Umami 11.0a 11.1a 10.7a 9.7b 0.31 <0.001 11.1a 10.7ab 10.1b 0.32 0.021
Metallic 4.0a 3.7ab 3.3b 4.3a 0.36 0.036 3.5 3.8 4.2 0.36 0.164
Sour Aromatic 2.2 1.9 1.9 2.4 0.21 0.095 1.9b 2.0b 2.5a 0.19 0.009
Salty 1.4a 1.5a 1.5a 1.0b 0.15 0.006 1.6a 1.3ab 1.2b 0.14 0.029
Oxidized 1.2b 1.1b 1.4ab 1.8a 0.21 0.005 1.2 1.4 1.6 0.20 0.138
Overall Tenderness 55.7c 56.6bc 58.2ab 58.3a 0.79 0.003 56.6b 56.0b 59.0a 0.87 0.017
Overall Juiciness 52.4 51.5 50.9 50.8 0.87 0.190 51.5 51.4 51.3 0.83 0.959
  • Note: Aging temperature × aging duration interaction not significant (P > 0.05).

  • From Adhikari et al. (2011).

  • Largest standard error of the least-squares means.

  • Observed significance level.

  • Means in the same row within the same main effect without a common superscript differ (P < 0.05).

In the present study, both storage temperature and aging duration influenced flavor and tenderness development. Off-flavor development during extended aging was dependent on storage temperature in many cases. Colder temperatures inhibited off-flavor development even during extended aging, whereas aging at 4°C promoted off-flavor development. These results follow trends similar to those in Juárez et al. (2010). The prior study reported increased off-flavor intensity in steaks aged at 5°C and for extended periods of time. However, no interaction was observed, and specific flavor notes were not explored, unlike the present study. Evers et al. (2020) reported increases in various off-flavors such as liver-like, metallic, bitter, rancid, and sour as days of age increased. Foraker et al. (2020) reported sour and musty/earthy attributes were most intense in beef strip loins aged for 49 and 63 d. These results are congruent with the present study wherein sour and musty/earthy were the most intense in subprimals aged for 42 and 56 d. However, these results were dependent on storage temperature. In vacuum-packaged beef, increases in off-flavors have been attributed to microbial growth and metabolism (Foraker et al., 2020; Frank et al., 2020). Hernandez et al. (2022) reported increased spoilage organism growth in extended aged strip loins stored at 4°C. Increased microbial growth would explain the increase in off-flavor development. Although lipid oxidation has been suggested to contribute to off-flavor development, the present study suggests microbial growth is the primary contributor of off-flavors in vacuum-packaged beef subprimals. Frank et al. (2020) reported similar concentrations of aldehydes at various aging points (84 to 140 d), suggesting vacuum packaging protected subprimals from further oxidation. Sour and bitter basic tastes in aged beef are often associated with metabolic by-products of spoilage organisms. However, the accumulation of taste-active compounds, i.e., free amino acids, could also be contributing to the increased sour and bitter intensities. Descriptive tenderness results mirror SSF values reported in Hernandez et al. (2022). Previous works reported ultimate sensory tenderness at 28 d of age (Juárez et al., 2010; Lepper-Blilie et al., 2016; Foraker et al., 2020). However, in the present study, ultimate descriptive sensory tenderness was realized at 42 d. The degradation of desmin and troponin T peaked at 42 and 56 d, respectively, and resulted in SSF values peaking at 42 d (Hernandez et al., 2022).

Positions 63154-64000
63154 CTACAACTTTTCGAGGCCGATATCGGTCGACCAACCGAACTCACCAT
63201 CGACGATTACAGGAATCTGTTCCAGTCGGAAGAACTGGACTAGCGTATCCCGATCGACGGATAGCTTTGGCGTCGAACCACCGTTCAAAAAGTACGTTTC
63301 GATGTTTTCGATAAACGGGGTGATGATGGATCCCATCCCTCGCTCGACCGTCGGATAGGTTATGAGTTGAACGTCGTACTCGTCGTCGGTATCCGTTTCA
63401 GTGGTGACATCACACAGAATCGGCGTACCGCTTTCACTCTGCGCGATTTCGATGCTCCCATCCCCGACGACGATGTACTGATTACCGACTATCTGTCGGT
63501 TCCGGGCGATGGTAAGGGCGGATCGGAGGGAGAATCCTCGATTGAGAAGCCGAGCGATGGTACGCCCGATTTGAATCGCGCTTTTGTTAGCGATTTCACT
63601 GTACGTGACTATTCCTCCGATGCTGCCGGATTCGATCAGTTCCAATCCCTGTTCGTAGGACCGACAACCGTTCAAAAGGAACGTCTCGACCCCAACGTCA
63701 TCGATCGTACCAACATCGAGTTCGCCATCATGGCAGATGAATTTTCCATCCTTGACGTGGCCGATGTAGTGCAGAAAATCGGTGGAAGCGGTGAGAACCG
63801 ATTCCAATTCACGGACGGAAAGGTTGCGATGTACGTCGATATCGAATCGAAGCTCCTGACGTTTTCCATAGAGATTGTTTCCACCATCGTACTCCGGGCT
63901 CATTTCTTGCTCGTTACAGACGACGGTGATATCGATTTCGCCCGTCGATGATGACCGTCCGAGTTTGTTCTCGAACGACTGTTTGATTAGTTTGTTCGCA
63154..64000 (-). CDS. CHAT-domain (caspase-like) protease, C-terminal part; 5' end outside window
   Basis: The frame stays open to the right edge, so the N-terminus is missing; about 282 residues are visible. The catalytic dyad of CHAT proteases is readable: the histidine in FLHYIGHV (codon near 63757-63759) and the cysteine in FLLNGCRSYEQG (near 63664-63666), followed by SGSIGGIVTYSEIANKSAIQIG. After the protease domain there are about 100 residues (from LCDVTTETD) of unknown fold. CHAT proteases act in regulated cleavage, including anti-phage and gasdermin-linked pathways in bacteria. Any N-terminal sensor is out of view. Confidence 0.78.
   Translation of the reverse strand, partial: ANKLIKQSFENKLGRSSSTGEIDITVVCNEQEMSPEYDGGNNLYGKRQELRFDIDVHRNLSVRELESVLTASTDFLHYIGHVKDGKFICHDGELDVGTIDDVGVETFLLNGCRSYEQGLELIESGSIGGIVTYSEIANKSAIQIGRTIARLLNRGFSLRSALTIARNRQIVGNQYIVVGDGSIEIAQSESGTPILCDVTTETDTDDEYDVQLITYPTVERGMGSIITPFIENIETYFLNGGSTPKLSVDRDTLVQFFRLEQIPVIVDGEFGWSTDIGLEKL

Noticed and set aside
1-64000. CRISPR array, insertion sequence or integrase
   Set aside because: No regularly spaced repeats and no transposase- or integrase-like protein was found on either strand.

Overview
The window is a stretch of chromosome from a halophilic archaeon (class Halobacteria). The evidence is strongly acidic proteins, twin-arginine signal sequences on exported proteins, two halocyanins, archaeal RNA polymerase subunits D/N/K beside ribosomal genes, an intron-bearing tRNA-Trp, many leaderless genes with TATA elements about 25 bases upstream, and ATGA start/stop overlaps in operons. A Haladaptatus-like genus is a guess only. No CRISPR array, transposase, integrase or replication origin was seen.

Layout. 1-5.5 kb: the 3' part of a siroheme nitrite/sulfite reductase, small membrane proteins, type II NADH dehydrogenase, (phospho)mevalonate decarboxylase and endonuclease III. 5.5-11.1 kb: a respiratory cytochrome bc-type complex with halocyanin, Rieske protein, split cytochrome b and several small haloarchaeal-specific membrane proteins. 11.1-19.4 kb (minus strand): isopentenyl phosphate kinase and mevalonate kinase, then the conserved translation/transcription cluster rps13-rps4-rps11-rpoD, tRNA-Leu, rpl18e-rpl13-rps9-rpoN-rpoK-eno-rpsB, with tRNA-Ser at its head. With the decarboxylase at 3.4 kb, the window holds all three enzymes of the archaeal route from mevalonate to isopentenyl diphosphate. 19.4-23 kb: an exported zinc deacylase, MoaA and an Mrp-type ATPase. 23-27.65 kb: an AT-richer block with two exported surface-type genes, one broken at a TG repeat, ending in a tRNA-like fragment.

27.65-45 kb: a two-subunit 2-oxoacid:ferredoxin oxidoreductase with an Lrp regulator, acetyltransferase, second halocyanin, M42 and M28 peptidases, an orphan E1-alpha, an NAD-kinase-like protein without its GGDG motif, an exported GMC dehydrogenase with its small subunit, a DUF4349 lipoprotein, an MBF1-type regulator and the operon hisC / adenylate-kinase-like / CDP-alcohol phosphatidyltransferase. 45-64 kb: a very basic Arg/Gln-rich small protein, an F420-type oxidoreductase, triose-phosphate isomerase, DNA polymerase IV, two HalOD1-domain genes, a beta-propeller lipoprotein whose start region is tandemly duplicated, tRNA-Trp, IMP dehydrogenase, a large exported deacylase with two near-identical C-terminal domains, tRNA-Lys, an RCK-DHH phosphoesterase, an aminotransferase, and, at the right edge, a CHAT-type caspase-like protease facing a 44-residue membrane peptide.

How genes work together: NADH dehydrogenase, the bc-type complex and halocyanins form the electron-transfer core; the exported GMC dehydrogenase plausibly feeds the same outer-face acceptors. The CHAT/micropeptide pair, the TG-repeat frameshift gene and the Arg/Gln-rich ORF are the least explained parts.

Volatile flavor compounds

Aging temperature × aging duration interactions were determined for 2 volatile flavor compounds: butanoic acid, methyl ester and dimethyl-disulfide (P < 0.05; Figures 1 and 2). Aging loins for 42 d at 4°C produced the greatest concentration of butanoic acid, methyl ester compared with all other treatments (P < 0.05), which were all similar (P > 0.05). Loins aged for 14 d at −2°C; 14, 42, and 56 d at 0°C; and 14 and 28 d at 4°C produced similar concentrations of dimethyl-disulfide (P > 0.05). Moreover, loins aged for 14 d at 2°C and 28 d at 4°C possessed greater concentrations of dimethyl-disulfide compared with loins aged for 28 and 56 d at −2°C, 28 d at 0°C, and 42 and 56 d at 4°C (P < 0.05).

Figure 1.
Figure 1.

Interaction of butanoic acid, methyl ester concentration (nanograms/grams) from beef strip loins wet-aged in 3 temperature environments and 4 aging durations. a,bMeans without a common superscript differ (P < 0.05).

Figure 2.
Figure 2.

Interaction of butanoic acid, methyl ester concentration (nanograms/grams) from beef strip loins wet-aged in 3 temperature environments and 4 aging durations. a–dMeans without a common superscript differ (P < 0.05).